Once again, general conference has come and gone, and members of the Church are left with the words of prophets and apostles of the Lord who expressed key fundamentals for sharing the gospel. These fundamentals included: gaining a larger view of the plan of salvation, possessing a sound understanding of the scriptures, and sharing without a contentious spirit. In addition, authorities counseled against trying to prove the gospel’s truth; however, they urged members to work diligently to spread the message of the Restoration so it can be heard above those who misrepresent LDS beliefs.
It has been both the duty and the burden of prophets and saints in past dispensations to declare the power and truth of “one lord, one faith, and one baptism” (Ephesians 4:5). No era has been without challenges, and the latter days are no exception. Below are five ways Latter-day Saints can prepare to handle tough gospel questions.
1) Use common doctrine to bridge gaps.
Know what some common misconceptions about the Church are. When you encounter someone with this misconception, use common beliefs or scriptures to help them understand the doctrine we do believe."
One effective method that Christ used in His teachings was to allow His opposers’ questions and assumptions to be heard, which He would then respond to with His own theology and the same scriptures His critics revered. This built common ground between the Savior and those who would follow Him.
By following the Savior’s example, Latter-day Saints can capture what religious investigators have to say and build upon their understanding.
Example: Many groups mistakenly believe that Latter-day Saints think they are saved by works and not grace. This is simply untrue, as we read in Matthew 5:16, John 13:15, Romans 2:10, and half a dozen other biblical references about grace that Mormons accept as doctrine. Members of the Church can bridge many misconceptions like this with biblical teachings.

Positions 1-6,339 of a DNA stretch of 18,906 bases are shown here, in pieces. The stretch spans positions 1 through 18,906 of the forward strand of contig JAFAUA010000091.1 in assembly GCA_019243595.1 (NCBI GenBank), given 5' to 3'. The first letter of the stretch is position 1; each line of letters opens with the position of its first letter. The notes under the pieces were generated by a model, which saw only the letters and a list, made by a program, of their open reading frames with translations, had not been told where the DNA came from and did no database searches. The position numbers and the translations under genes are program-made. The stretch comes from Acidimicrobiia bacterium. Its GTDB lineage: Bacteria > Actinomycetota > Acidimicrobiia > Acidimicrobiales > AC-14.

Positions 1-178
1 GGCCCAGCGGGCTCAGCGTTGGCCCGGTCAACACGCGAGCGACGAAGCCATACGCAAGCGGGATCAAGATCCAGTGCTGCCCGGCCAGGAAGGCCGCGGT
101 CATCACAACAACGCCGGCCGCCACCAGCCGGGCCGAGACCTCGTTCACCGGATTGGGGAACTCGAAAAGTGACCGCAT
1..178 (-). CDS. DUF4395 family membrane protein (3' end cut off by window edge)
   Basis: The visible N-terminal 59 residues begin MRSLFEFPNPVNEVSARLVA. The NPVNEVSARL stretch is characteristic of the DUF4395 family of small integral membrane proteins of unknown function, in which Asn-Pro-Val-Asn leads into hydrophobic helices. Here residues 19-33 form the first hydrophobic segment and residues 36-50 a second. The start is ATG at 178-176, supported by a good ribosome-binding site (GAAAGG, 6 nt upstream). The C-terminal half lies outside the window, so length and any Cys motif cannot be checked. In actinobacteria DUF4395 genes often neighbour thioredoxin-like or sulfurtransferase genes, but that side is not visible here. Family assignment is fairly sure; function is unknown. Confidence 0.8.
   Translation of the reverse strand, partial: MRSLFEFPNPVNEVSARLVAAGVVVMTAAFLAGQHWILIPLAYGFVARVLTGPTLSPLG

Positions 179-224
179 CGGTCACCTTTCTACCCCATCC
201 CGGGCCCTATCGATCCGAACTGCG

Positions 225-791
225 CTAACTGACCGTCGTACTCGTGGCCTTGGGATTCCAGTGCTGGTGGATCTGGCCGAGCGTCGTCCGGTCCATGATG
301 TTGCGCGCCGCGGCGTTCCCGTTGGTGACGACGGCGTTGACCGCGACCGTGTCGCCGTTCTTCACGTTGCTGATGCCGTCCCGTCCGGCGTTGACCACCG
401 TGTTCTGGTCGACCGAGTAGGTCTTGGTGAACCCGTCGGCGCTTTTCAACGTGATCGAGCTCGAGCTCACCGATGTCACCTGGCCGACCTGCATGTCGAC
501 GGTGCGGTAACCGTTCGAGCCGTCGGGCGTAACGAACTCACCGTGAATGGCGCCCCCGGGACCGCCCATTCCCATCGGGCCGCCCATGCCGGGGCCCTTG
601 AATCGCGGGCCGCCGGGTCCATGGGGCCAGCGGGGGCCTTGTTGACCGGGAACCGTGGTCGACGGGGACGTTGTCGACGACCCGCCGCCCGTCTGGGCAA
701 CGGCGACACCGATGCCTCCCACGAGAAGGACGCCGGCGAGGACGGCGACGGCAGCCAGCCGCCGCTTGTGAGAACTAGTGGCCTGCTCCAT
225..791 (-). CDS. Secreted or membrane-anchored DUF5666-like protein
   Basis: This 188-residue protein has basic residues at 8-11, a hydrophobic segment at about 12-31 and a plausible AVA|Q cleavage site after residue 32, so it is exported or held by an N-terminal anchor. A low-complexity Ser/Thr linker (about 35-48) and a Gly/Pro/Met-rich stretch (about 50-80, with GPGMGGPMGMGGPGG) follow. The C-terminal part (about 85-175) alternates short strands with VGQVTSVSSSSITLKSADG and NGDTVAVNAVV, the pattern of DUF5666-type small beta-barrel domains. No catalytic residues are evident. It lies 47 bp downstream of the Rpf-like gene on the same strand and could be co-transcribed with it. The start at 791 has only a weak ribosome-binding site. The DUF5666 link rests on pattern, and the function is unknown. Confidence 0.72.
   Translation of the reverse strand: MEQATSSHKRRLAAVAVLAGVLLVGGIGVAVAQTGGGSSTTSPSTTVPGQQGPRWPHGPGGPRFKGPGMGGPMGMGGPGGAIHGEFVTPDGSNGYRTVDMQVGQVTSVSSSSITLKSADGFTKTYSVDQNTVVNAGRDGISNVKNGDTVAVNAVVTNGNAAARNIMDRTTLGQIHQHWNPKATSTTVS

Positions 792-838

Get more help handling difficult gospel questions in Day of Defense: Positive Talking Points for the Latter Days.
Have you ever been challenged with difficult questions about your LDS beliefs and didn't know what to say? Day of Defense walks you through many of the stumbling blocks and confusing topics today's saints encounter when discussing their religion. You will gain a clearer understanding of your beliefs as you read, and you will learn how to help your friends appreciate your views.
2) Understand how the restored church of Jesus Christ is patterned after ancient church organization.
Many arguments against the Church stem from the belief that it is an illegitimate Church, not rooted in general Christian traditions.
However, the cycle of apostasy and restoration, coupled with the priesthood of God and the calling of prophets, creates a common basis with friends of other Christian faiths. Just as the Savior relied on the teachings of the Old Testament to testify of the truthfulness of His message, Latter-day Saints can establish a similar context for the doctrines they share and the source of the Church’s inspiration. In other words, it’s important to understand and help others understand that the LDS Church is anything but a new religion; rather it is a restoration of an ancient pattern.
Example: Since the beginning of time, God has spoken to man. This process of choosing His servants—which kept the faith in unity and confounded false doctrine—was expressed in the teachings of Paul and throughout the New Testament as a key doctrine.
Although the ancient office of apostles ended before the close of the first century AD, the need for a divine mouthpiece to provide religious guidance in times of confusion has never been more relevant. God called men of authority then and has done so again in this day and age.
3) Recognize the differences between the LDS faith and other Western religious beliefs.
Throughout history, many Christian sects claimed to represent “orthodox Christianity,” therefore the revelations of Joseph Smith seemed foreign to them all.
Knowing where one of another faith is coming from—their history—we can hopefully build bridges as we share the purpose of the First Vision and restoration of the priesthood. By viewing the different reform movements, we also further understand the need for and significance of what Joseph Smith experienced.
Example:. All of mainstream Christianity, besides the Catholic Church, grew out of a time when the free exercise of religion and expression increased side-by-side with literacy and biblical exploration. Many arguments resulted in thousands of new Christian sects, including our own. In Day of Defense, I echo what other Christian historians acknowledge, and that is that many “Countless American Christians...rushed to discover the pattern of the primitive church” (Allen, Discovering Our Roots: The Ancestry of Churches of Christ, 92). The very foundations of many churches today sprang from the period of the Second Great Awakening, some just a century or two earlier, all hoping to return to the first-century Christian faith. The significance of God speaking to man again in the Sacred Grove compliments the experiences and pattern most are familiar with in their Bible.